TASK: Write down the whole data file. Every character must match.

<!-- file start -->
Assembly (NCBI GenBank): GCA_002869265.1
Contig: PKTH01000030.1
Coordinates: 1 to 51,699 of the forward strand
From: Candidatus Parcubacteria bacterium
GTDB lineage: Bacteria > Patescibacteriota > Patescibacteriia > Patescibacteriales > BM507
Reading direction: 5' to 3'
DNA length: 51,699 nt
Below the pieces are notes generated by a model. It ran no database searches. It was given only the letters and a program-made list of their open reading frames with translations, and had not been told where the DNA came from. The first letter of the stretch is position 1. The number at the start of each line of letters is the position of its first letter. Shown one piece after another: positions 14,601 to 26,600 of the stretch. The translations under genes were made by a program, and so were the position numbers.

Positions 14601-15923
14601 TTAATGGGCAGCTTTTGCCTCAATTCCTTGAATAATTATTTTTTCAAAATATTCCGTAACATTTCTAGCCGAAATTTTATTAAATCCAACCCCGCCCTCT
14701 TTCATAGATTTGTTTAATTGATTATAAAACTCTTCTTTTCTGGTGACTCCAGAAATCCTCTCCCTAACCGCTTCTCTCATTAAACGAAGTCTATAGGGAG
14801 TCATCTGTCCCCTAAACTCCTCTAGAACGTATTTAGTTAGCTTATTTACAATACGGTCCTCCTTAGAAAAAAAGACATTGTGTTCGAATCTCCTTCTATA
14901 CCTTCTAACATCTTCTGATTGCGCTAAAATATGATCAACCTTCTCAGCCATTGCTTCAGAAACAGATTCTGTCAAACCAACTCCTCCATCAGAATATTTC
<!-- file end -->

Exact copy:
Assembly (NCBI GenBank): GCA_002869265.1
Contig: PKTH01000030.1
Coordinates: 1 to 51,699 of the forward strand
From: Candidatus Parcubacteria bacterium
GTDB lineage: Bacteria > Patescibacteriota > Patescibacteriia > Patescibacteriales > BM507
Reading direction: 5' to 3'
DNA length: 51,699 nt
Below the pieces are notes generated by a model. It ran no database searches. It was given only the letters and a program-made list of their open reading frames with translations, and had not been told where the DNA came from. The first letter of the stretch is position 1. The number at the start of each line of letters is the position of its first letter. Shown one piece after another: positions 14,601 to 26,600 of the stretch. The translations under genes were made by a program, and so were the position numbers.

Positions 14601-15923
14601 TTAATGGGCAGCTTTTGCCTCAATTCCTTGAATAATTATTTTTTCAAAATATTCCGTAACATTTCTAGCCGAAATTTTATTAAATCCAACCCCGCCCTCT
14701 TTCATAGATTTGTTTAATTGATTATAAAACTCTTCTTTTCTGGTGACTCCAGAAATCCTCTCCCTAACCGCTTCTCTCATTAAACGAAGTCTATAGGGAG
14801 TCATCTGTCCCCTAAACTCCTCTAGAACGTATTTAGTTAGCTTATTTACAATACGGTCCTCCTTAGAAAAAAAGACATTGTGTTCGAATCTCCTTCTATA
14901 CCTTCTAACATCTTCTGATTGCGCTAAAATATGATCAACCTTCTCAGCCATTGCTTCAGAAACAGATTCTGTCAAACCAACTCCTCCATCAGAATATTTC